A Master of Business Administration bestows various benefits upon the holder, including theoretical knowledge, real-world connections and the prestige of an alma mater. An MBA holder can use the degree to further his or her professional, social and academic aspirations. Granted, this is no easy or cheap diploma. But the investment in time and money is worth it.
If you are an entrepreneur, seeking a master’s degree can thrust your business and personal aspirations forward, as long as you know how to cultivate the right relationships inside and outside classrooms.
1. You Understand Business Management Theory
After completing an MBA, you will understand management theory, the essential concepts underlying business planning, and what differentiates a winning strategy from a losing one.
Not to say you cannot grasp those concepts with a graduate degree, though.
The point here is that a typical MBA curriculum covers some subjects in depth, and triggers intellectual stimulation you might not have acquired otherwise, especially when the classes are taught by world-class lecturers, some of whom may be Nobel Prize winners.
2. You Learn Different Ways of Running Your Business
An MBA shows you different alternatives of running your business. Whether it is centralized or decentralized, you will fathom the pros and cons of each option. Obviously, there are as many ways of running a company as there are, say, human beings. But the bottom line is that MBA case studies give you insight into the minds of leaders at large companies, teaching you how to replicate the successes of the winners and how to shun the mistakes of the losing companies.
3. You Make Lifelong Contacts
Don’t be shy when you enroll in an MBA class. Remember that each person in that classroom is a current or future business leader, an expert in his or her field, or an up-and-coming social entrepreneur. Make as many contacts as you can. Reach out to others, engage a frank and relevant conversation, and make connections that could turn out to be lifelong contacts. You never know: You could parlay these personal linkups into future business or social partnerships.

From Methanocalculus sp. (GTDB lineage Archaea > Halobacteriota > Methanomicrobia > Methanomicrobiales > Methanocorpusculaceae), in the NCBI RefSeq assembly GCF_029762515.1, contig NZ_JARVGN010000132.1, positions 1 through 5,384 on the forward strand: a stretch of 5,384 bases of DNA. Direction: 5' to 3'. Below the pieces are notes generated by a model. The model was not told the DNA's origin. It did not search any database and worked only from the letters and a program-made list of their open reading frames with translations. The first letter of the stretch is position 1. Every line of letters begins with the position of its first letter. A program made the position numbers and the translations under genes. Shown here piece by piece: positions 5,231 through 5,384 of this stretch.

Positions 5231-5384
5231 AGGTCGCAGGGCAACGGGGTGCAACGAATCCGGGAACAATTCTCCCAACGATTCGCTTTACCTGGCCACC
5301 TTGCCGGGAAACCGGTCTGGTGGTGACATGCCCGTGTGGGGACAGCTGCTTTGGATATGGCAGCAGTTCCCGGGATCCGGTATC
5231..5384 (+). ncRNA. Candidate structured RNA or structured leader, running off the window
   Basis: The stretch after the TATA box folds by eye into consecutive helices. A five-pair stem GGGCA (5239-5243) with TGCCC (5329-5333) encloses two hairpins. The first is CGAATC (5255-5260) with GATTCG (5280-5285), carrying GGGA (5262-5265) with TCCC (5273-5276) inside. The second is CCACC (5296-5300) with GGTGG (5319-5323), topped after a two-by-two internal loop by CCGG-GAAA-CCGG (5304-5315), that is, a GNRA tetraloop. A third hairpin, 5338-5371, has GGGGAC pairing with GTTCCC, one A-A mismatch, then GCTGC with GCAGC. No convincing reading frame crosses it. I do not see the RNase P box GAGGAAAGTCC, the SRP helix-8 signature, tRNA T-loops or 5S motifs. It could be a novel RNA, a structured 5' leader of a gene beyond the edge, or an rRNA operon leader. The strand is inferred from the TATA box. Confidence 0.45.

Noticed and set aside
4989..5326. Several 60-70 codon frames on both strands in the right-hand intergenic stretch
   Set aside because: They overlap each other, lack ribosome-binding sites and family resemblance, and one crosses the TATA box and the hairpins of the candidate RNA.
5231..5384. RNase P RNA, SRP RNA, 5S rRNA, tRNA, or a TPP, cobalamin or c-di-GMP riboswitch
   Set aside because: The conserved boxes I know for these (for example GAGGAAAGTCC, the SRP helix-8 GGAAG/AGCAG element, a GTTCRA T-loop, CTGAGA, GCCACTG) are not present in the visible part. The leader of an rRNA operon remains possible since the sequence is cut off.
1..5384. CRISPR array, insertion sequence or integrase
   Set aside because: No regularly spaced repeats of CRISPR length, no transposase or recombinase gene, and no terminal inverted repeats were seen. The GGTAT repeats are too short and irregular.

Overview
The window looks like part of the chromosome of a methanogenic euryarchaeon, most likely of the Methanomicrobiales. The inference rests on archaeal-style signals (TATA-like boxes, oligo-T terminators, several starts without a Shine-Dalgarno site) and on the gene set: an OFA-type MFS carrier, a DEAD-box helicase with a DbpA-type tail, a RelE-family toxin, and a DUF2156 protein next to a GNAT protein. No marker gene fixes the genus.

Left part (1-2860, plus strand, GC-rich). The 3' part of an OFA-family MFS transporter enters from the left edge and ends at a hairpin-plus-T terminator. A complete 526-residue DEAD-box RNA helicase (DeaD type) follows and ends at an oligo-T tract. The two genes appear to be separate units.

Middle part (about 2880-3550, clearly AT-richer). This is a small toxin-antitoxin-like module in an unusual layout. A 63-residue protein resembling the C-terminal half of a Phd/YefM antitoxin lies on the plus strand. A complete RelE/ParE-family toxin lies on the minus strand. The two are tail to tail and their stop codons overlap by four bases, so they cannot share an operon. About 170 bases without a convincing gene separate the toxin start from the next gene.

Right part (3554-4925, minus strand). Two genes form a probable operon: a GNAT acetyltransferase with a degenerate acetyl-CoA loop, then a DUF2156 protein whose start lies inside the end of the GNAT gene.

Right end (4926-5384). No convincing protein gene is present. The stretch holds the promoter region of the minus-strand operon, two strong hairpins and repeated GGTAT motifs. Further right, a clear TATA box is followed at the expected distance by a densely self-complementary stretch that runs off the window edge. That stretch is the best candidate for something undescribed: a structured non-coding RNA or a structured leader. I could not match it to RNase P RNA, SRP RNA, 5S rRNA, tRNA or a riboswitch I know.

4. You Can Take Your Business Global
An MBA gives you the conceptual tools and practical guidance needed to take your business global. In today’s marketplace, international expansion is a must, especially if you operate in a field that is domestically crowded or an international market whose entry barriers are minimal or nonexistent.
5. You Can Hire The Right Talent When Needed
At some point, your business will need an influx of talent, the right talent, to grow and make money. A master’s degree provides you the framework needed to identify who you really need to hire, why you need, how to allocate staff resources properly, and how much to pay them. This goes back to the points we discussed earlier, when we said an MBA helps you understand management concepts but also shows you various ways of running your business.
6. You Can Write A Proper Business Plan to Attract External Funding
A business plan, when properly written, can lure a potential investor. After acquiring an MBA, you will know how to pen a convincing, substantiated business plan, with a synopsis or executive summary as catchy as the last Apple or Nike commercial.